Can the legal system be used to address the continuing income gap between women and men? This is the main question guiding Danli Lan’s probing look into the concept of democracy and its impact on gender. Using a series of milestone legal cases, Lan highlights how institutional and social barriers have prevented women from being treated equally when it came to salaries and pension benefits (the Lily Ledbetter case and subsequent law is one of the better knowns.) Based on her reading and interpretation of these cases, Lan concludes that a better coordination of judicial and symbolic laws needs to happen in order to lessen the income disparity. Acknowledging that laws in themselves won’t change inequality, Danil Lan encouraged the audience to think about productive solutions themselves.
It is 9:00 am and SpARC is starting. Four women stand at the front of the room – Xinyu Zhan, Su Myat Thu, “Lexis” Xi Wang, and Eia Gardner. They have traveled abroad to Ghana and Burma, and home to China and California, working on public service projects funded by the Hubert Scholars Program. They are busy before the presentation working with the computer – one of their number, Danli Lan, is studying abroad at Oxford this semester and is hoping to Skype in. Wifi and Skype aren’t cooperating though, and the presentation starts without her.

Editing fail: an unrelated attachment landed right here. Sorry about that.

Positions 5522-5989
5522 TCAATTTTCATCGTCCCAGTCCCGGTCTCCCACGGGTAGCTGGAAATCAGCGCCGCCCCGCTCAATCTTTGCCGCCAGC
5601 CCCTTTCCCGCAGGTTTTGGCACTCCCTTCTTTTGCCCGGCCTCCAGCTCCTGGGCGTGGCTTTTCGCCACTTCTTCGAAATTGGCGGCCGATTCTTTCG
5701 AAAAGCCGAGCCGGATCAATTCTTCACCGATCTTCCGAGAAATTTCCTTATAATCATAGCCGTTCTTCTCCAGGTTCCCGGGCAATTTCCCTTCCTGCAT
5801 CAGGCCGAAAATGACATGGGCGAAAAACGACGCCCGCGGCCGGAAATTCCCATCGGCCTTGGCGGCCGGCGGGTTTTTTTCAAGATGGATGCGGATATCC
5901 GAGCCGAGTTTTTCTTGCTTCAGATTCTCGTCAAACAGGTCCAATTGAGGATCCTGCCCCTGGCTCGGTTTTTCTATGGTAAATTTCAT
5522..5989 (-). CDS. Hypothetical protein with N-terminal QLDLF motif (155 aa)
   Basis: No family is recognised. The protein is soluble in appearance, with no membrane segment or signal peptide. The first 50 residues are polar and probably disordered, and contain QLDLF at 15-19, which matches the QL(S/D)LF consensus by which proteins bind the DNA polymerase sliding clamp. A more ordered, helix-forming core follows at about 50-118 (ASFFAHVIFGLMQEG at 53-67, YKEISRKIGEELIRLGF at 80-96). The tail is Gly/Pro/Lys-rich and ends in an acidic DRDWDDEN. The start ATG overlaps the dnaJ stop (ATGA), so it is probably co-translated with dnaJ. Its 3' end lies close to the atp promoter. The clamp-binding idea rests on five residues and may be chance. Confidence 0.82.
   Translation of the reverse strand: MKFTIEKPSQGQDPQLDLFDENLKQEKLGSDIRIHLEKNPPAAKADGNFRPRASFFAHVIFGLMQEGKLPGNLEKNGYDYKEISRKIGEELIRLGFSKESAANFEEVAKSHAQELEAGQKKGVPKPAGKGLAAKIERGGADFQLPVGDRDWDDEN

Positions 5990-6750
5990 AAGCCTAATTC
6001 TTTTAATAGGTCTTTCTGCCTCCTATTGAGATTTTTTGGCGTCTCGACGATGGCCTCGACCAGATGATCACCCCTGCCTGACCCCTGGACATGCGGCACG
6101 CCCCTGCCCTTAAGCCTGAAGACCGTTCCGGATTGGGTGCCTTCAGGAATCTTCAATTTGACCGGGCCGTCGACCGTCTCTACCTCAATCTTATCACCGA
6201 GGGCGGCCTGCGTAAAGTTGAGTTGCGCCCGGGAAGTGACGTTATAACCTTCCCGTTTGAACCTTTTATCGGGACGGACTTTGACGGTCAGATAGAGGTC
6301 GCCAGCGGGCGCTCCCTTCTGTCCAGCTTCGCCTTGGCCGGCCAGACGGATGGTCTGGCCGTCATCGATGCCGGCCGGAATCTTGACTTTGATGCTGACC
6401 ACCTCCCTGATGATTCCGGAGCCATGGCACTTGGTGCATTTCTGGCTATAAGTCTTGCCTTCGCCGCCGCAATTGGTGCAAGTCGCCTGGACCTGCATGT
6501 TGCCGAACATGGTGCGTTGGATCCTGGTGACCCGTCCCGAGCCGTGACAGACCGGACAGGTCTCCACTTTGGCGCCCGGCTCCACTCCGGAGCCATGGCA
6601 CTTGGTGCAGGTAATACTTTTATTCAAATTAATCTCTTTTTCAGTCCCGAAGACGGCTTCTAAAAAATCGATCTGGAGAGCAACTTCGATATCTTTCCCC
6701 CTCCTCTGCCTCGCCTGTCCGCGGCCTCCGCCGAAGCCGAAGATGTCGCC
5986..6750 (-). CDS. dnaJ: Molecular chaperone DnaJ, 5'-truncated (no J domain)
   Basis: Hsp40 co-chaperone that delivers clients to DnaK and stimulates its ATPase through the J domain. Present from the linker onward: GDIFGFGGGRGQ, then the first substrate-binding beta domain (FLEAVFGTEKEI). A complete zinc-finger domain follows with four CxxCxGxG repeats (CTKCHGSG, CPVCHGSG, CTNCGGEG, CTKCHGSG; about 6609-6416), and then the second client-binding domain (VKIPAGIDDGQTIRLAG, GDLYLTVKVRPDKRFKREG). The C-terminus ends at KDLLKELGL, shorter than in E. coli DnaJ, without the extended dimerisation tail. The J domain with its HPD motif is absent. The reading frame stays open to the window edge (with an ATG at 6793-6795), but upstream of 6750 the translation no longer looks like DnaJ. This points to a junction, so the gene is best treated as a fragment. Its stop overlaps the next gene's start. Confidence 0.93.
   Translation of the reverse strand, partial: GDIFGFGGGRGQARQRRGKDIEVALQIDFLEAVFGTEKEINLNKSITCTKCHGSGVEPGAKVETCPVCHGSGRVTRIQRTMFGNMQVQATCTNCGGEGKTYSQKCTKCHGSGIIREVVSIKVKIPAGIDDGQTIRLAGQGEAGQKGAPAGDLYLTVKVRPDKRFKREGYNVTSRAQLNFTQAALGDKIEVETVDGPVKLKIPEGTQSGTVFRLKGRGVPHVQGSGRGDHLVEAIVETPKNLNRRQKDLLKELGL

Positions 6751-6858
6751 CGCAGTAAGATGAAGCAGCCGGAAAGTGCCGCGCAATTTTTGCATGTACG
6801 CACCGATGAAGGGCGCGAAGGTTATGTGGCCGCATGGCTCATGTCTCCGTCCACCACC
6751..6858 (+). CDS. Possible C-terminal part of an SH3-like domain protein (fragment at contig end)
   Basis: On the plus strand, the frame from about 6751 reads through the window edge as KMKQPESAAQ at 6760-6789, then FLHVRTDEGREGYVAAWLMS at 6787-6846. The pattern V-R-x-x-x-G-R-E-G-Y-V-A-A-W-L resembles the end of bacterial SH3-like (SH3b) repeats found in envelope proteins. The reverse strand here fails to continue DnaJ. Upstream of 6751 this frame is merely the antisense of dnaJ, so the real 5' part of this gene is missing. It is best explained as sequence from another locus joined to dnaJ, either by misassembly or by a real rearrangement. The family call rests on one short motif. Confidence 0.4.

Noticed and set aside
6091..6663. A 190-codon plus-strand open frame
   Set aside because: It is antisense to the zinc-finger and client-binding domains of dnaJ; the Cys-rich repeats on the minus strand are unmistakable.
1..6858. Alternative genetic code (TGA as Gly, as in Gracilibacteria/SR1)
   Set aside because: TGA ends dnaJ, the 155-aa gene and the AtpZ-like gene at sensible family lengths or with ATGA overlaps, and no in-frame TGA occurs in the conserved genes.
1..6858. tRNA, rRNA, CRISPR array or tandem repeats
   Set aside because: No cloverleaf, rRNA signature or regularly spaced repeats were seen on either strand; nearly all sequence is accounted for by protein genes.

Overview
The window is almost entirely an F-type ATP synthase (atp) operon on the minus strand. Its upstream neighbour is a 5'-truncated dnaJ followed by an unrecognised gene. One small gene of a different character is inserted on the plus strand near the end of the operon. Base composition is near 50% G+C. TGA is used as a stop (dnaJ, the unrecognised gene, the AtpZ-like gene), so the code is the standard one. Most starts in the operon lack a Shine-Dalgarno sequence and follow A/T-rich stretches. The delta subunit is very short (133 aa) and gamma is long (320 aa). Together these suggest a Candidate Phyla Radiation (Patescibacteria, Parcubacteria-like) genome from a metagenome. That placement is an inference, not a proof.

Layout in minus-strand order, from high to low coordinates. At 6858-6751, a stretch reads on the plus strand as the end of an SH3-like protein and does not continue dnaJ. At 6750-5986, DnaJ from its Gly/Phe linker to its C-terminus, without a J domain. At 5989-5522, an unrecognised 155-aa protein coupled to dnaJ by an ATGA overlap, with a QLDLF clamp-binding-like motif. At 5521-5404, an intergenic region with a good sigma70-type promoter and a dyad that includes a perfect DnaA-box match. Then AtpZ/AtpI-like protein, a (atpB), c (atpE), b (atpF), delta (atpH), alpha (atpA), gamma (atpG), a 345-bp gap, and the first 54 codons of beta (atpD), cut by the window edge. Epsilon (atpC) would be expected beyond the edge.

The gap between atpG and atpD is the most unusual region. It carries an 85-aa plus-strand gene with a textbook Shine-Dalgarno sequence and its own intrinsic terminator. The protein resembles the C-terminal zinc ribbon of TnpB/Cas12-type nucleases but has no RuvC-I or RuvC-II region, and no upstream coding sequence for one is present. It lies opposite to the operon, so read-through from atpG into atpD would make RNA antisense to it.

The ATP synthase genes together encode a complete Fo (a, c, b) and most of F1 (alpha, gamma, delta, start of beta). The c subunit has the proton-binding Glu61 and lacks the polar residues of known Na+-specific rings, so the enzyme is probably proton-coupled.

Danli Lan gave a presentation on “A Case Student of Amnesty International Southern USA” based on her internship with Amnesty. Lan introduced AI as an international organization that fight for human rights. AI has many missions as told by Lan. Some of the mission include helping countries in poverty, ensuring refugee and migrant rights, and ensuring the rights of women, LGBT, as well as children’s rights. AI works through different campaigns such as Demand Dignity and Security with Human Rights.
AI has over three million supporters, members, and activists in over 150 countries; but their headquarters is in New York. Lan explained that campaigns are easy to start and join if interested. Campaigns are based mainly on whether or not AI can pressure the issue. This was a problem to Lan. She felt that people should not be pressured to support a campaign if they do not feel the need to.
I found this to be universally true. Many people get caught up in the “hype” of a situation and feel that everyone should join. We as a people have to remember that there are so many universal issues going on that everyone may not be able to participate in every campaign.